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‘This Is a Price We Must Pay.’ China Ditches a 2020 Growth Target in a Worrying Sign for the Global Economy

8 minute read

The Chinese Communist Party generally doesn’t set targets it can’t meet—or at least fudge with a modicum of credibility. Skepticism over official statistics aside, of the 38 objectives set out in its 2019 Work Report, all were met. Growth at 6.1% fell within the 6% to 6.5% prediction; 2.5 million more new jobs were created than the 11 million aimed for; more than the targeted 10 million people were lifted out of poverty. In fact, only one Work Report target has not been hit since foreign trade growth fell shy of expectations in 2015, according to the Trivium analysis firm.

And so, following a 6.8% first quarter contraction due to the coronavirus pandemic, all eyes were on Premier Li Keqiang on Friday when he delivered the 2020 Work Report at the start of the National People’s Congress (NPC)—China’s rubberstamp annual parliament. The upshot: China would “not set a specific target for growth this year,” said Li, the first time in three decades it failed to do so. “We must redouble our efforts to minimize the losses resulting from the virus,” he added.

It’s another bleak sign for the global economy, given the world’s top trading nation has weathered COVID-19 better than most. Instead of growth, employment now appears the focus of China’s macroeconomic policy, with Li setting out the goal of adding 9 million urban jobs over the year. The state also aims to eliminate rural poverty—a chimeric ambition given poverty is considered a relative rather than absolute standard these days—and cut business taxes by $350 billion, while keeping consumer inflation to 3.5%.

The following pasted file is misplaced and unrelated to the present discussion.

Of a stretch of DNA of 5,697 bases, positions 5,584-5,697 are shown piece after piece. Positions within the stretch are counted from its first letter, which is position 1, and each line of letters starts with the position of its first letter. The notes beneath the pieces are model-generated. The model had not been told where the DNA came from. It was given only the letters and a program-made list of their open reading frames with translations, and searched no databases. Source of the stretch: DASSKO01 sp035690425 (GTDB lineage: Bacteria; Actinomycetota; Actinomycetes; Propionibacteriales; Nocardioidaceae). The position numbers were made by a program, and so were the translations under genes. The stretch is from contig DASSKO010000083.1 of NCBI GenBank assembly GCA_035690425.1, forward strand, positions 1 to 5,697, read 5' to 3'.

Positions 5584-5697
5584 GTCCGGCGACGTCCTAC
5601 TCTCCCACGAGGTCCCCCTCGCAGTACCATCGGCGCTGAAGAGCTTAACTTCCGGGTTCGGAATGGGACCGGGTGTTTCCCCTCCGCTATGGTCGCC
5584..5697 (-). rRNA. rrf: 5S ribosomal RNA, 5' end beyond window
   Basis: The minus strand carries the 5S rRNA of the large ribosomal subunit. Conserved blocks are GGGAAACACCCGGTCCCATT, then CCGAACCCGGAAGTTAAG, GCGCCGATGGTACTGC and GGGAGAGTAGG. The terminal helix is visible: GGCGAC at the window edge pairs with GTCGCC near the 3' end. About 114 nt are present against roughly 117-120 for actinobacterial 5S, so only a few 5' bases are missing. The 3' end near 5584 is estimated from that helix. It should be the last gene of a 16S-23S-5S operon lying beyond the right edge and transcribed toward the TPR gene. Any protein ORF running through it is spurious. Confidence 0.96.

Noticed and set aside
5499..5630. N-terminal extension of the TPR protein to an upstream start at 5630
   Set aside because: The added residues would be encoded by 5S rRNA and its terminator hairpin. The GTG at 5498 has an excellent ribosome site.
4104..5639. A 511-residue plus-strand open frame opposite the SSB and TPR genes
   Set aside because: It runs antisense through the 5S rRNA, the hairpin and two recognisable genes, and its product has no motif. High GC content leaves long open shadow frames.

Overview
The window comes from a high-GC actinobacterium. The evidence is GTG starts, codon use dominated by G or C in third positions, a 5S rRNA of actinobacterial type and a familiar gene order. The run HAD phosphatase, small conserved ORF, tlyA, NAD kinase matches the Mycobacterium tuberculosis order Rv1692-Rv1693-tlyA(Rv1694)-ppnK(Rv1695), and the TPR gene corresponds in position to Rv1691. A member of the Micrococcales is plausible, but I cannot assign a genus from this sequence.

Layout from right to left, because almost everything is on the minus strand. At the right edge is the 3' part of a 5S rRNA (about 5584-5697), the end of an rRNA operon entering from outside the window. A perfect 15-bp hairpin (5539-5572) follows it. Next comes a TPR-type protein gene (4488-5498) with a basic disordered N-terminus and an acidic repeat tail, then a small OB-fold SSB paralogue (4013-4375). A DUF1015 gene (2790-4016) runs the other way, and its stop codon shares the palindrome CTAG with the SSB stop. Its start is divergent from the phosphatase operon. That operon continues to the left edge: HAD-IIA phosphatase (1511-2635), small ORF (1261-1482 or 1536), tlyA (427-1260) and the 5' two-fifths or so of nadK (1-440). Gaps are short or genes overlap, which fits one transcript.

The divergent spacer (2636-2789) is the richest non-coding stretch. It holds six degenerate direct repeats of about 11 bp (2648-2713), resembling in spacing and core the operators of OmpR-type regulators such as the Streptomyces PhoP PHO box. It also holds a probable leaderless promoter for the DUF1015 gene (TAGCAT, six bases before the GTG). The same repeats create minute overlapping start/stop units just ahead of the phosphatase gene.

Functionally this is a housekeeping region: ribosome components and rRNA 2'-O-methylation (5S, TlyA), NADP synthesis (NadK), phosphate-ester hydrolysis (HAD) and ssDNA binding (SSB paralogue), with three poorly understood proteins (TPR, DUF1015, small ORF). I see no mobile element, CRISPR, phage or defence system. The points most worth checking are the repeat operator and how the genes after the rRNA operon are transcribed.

In laying out these policies to cadres sporting medical masks in Beijing’s cavernous Great Hall of the People, Li emphasized that efforts to stymie the virus’s spread had, and would, continue to take priority. “This is a price we must pay, and a price worth paying,” he said.

Li’s approach wasn’t entirely unexpected. In the first four months of 2020, China’s fiscal revenues fell 14.5% year-on-year, the Ministry of Finance said Monday. And with families around the world tightening their belts, sales of the kind of low-cost fashion and consumer items China previously exported with vigor will take a huge hit. Domestic consumption, too, is struggling as Chinese shoppers spying lean times ahead adopt more prudent habits. The nation’s budget deficit will swell by 1 trillion renminbi ($140 billion) this year to aid recovery, Li said.